Oscar Wilde once said “Everything in Moderation is the key, including moderation”. Matt Cutts is no Oscar Wilde but he has come out with his own views on what should be carried out in moderation this week, which is Guest Blogging.
The reason for this is that he was asked how Google can distinguish between genuine guest blogs and paid links. And he went on to explain pretty much how the distinctions are made. Firstly, if there is a spam review, then a member of the webspam team will take a look at it. And as they’re a human they’ll be able to judge it correctly.
Anchor Text. A good indicator of a paid link is keyword rich anchor text. It might seem obvious now but people are still paying for keyword rich anchor text, especially if it’s a dofollow. If you’re writing a genuine guest post then you aren’t doing it for the anchor text, you’re writing it as you’re an expert on the subject and have a genuine passion for it. Due to this you’re much more likely to make links contextual.
Relevance. Identifying a genuine guest blog post is also helped by how relevant the post is to the rest of the website. If you’re a website looking for a guest post, you’re likely looking for an expert relevant in your industry. If you’re simply paying to get a blog post on that site, then in theory you’re only looking for the links you’ll be adding to your post and won’t care much about relevance. Indicating paid links.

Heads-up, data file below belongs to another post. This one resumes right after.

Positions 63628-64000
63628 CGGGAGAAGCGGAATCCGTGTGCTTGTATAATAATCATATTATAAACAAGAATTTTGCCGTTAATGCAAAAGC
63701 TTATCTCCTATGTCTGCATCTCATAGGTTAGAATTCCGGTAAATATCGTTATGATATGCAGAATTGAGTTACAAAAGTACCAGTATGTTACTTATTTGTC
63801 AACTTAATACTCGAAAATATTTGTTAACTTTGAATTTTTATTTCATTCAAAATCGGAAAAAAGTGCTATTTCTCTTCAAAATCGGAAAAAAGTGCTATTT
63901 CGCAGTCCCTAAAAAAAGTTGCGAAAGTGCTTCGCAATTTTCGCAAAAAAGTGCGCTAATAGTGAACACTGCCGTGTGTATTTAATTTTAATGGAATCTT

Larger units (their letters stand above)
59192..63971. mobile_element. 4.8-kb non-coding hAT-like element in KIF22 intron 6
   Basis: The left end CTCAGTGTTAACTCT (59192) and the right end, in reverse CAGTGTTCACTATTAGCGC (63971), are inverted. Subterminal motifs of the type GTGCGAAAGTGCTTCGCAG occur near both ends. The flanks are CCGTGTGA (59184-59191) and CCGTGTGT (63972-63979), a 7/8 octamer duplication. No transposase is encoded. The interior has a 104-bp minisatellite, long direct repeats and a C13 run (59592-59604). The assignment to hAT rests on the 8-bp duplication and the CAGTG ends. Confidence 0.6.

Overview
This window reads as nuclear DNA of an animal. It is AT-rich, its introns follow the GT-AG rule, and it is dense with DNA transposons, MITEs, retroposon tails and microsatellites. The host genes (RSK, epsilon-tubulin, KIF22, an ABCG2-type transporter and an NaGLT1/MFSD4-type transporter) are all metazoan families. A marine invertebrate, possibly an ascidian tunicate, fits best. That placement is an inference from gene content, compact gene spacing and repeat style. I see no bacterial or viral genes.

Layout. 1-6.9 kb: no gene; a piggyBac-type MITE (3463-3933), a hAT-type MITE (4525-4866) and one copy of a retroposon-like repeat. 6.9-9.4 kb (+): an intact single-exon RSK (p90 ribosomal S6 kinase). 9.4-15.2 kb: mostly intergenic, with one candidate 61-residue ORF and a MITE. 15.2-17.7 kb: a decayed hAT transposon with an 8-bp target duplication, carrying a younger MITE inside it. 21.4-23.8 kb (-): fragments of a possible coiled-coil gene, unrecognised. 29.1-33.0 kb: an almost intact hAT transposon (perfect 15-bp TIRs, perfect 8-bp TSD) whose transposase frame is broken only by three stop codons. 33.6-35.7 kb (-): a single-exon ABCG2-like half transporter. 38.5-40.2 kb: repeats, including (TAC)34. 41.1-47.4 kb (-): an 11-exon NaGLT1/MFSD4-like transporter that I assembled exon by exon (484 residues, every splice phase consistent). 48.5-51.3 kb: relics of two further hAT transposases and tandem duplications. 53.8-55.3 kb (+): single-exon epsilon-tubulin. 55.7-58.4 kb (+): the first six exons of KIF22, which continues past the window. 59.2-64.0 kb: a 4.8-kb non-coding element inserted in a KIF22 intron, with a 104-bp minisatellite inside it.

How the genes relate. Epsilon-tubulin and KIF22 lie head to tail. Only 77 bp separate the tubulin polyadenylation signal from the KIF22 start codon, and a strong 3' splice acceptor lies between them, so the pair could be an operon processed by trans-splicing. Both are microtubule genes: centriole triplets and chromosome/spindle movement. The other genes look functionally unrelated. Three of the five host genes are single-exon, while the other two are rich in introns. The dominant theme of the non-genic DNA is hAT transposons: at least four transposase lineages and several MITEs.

Authorship. As a content writer you take pride in your work and want to receive the kudos, well deserved of course, that your writing inspires. As such, you’ll be wanting to write a bit about yourself at the end of any guest posts you do. You’ll probably also include a Google+ link and a link to your personal blog. If you were doing this for the links, a jot would not be given as long as the submitted article contained keyword rich anchor text. Again, indicative of paid links over genuine guest post.
So if you’re approached to write a guest post, keep this tips in mind when you’re writing. Otherwise you might get on the wrong end of Googles paid link detector. You an see Matt Cutts answer in full on the webmaster video below:
Blog Post by Greg McVey